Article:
From Socialist Voice, October 2006


History repeating itself—the second time as farce

First we had Telecom Éireann, a state monopoly privatised and transformed into a private monopoly, with the resulting shambles of a telephone service. Now it emerges that Ryanair is on the verge of acquiring a majority shareholding in the recently privatised Aer Lingus, creating the potential for a private monopoly of air travel within and out of Ireland.
     In addition, there is the grave danger of asset-stripping. Aer Lingus could be forced to relinquish landing slots in major airports, such as Heathrow. It has shattered Government illusions about creating competition.
     It is necessary to remember that Tony Ryan, owner of the failed aircraft leasing company Guinness Peat Aviation and current owner of Ryanair, was bailed out by Fianna Fáil when Guinness Peat Aviation collapsed. When he established Ryanair, once again Fianna Fáil, in the person of Séamus Brennan, then Minister for Transport, prevented Aer Lingus from flying into both Luton and Stansted Airports, granting exclusive rights to Ryanair. In addition it was allowed to let passengers disembark not directly at the airport terminal but rather on the tarmac, thereby facilitating a quick turn-around.
     A number of cases have exposed Ryanair as having demanded, and received, subsidies from a number of regional airports in Europe. They have looked for such subsidies by playing one region off against another, with the local taxpayers paying the price.
     Michael O’Leary and the other bosses of Ryanair are forever attacking state-run industries and in particular Aer Lingus and the Dublin Airport Authority but are very quick to accept state welfare when it suits them.
     The board of Aer Lingus, like the board of all state and state-sponsored bodies, has been stacked with political cronies. As the present Taoiseach, Bertie Ahern, admitted in Dáil Éireann in early October, he appointed his friends to some of these boards. The political establishment has used these appointments as political reward for financial donations, both party and personal.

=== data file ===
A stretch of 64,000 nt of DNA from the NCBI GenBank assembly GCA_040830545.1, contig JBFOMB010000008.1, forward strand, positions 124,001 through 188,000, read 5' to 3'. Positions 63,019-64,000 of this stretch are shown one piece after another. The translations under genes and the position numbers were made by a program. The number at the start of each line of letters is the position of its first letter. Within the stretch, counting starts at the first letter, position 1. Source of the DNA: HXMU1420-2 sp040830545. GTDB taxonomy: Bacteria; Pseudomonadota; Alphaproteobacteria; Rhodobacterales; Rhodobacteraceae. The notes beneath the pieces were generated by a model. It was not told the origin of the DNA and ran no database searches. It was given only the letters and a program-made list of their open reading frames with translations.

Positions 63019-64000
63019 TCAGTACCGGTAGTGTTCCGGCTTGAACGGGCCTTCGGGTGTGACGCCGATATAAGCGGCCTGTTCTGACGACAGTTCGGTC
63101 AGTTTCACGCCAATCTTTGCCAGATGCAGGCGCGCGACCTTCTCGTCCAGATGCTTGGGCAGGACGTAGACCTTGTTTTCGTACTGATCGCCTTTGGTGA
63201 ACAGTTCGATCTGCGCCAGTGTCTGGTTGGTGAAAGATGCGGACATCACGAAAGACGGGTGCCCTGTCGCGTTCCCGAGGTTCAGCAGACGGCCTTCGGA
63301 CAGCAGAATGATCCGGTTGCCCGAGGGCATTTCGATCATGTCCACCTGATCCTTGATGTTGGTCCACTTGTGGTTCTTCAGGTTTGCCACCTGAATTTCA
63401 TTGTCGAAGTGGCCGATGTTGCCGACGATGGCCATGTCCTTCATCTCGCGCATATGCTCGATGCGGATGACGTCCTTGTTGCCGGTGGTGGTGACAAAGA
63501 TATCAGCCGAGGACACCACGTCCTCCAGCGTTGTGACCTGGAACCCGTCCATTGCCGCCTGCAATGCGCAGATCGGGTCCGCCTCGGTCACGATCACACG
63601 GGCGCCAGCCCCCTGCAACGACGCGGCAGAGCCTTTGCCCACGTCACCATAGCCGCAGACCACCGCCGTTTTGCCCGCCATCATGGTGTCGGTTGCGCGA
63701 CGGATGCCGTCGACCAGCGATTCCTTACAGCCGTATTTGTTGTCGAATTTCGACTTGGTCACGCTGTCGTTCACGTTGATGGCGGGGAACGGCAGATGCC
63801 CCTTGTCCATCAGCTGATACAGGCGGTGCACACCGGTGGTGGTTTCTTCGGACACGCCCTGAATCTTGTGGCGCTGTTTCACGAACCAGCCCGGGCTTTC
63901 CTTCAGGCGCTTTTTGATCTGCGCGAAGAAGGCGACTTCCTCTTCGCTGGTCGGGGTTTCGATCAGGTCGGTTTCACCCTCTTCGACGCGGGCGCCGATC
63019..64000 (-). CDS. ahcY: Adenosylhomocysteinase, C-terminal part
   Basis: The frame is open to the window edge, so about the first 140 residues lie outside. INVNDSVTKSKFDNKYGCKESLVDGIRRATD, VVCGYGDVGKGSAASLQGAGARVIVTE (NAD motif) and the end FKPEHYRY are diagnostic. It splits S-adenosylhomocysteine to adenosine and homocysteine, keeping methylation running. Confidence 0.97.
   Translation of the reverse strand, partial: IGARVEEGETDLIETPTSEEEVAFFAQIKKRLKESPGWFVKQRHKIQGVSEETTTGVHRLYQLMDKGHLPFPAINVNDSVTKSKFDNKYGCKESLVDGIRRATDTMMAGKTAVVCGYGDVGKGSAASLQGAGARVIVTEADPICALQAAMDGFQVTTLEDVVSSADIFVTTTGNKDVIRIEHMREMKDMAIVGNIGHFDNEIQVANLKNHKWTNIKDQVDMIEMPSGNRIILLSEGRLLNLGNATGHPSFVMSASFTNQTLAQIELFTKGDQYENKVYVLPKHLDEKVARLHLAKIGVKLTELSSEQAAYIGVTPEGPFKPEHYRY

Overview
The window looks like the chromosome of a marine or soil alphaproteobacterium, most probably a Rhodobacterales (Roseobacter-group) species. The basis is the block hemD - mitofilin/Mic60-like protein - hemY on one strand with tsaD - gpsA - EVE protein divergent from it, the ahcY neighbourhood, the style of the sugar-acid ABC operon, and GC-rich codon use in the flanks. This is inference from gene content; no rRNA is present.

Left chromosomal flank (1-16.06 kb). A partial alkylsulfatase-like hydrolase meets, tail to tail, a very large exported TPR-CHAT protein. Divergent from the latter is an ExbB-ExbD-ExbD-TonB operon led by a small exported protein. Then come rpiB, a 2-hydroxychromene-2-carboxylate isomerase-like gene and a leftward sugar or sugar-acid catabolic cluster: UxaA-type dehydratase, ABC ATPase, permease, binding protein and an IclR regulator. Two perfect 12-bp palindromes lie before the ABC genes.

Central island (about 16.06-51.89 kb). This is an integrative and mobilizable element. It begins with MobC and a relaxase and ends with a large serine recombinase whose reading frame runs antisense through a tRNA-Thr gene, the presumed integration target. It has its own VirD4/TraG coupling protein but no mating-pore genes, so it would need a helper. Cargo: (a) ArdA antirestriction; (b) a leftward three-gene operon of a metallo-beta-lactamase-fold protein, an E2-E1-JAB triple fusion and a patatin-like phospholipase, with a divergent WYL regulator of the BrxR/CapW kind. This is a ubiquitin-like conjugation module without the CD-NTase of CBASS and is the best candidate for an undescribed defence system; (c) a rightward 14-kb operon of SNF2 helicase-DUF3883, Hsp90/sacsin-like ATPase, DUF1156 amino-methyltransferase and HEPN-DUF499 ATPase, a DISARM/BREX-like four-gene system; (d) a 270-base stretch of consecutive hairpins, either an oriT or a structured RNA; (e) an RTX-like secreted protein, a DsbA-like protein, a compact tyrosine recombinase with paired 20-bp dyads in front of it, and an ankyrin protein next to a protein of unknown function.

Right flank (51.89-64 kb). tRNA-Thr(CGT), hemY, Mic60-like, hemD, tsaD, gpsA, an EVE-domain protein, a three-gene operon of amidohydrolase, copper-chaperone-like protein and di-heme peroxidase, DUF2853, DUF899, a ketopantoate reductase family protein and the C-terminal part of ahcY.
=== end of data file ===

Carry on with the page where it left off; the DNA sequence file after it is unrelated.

Individuals have been appointed not because of their expertise in relation to a particular industry but rather for who or what they are. It is hardly surprising that some of these companies have been badly run, with poor industrial relations.
     The selling off of an important public asset, which has been the recipient of hundreds of millions of taxpayers’ money over many decades, was a major mistake if not an economic crime by this Government, which has now placed Aer Lingus on Michael O’Leary’s butchering block.
     Workers and their trade unions in industries facing privatisation need to face up to and seriously challenge the whole thrust of this Government’s privatisation strategy, a strategy aimed at further enriching the “golden circle.”
     The ESB is now next in line for privatisation. The carrot of ASOPs [approved share option plans] is nothing more than bribery dangled in front of the workers of a given industry to weaken resistance to privatisation.
     A workers’ share option will not protect workers, their wages or conditions. It will not protect the interests of workers or serve the national interest. A few workers in the ESB might make money and buy their dream “place in the sun” in Spain or Croatia. This government’s policy of privatisation of public assets is robbery on a grand scale, creating state welfare for big business.
     In relation to privatisation, history is repeating itself, this time as farce.

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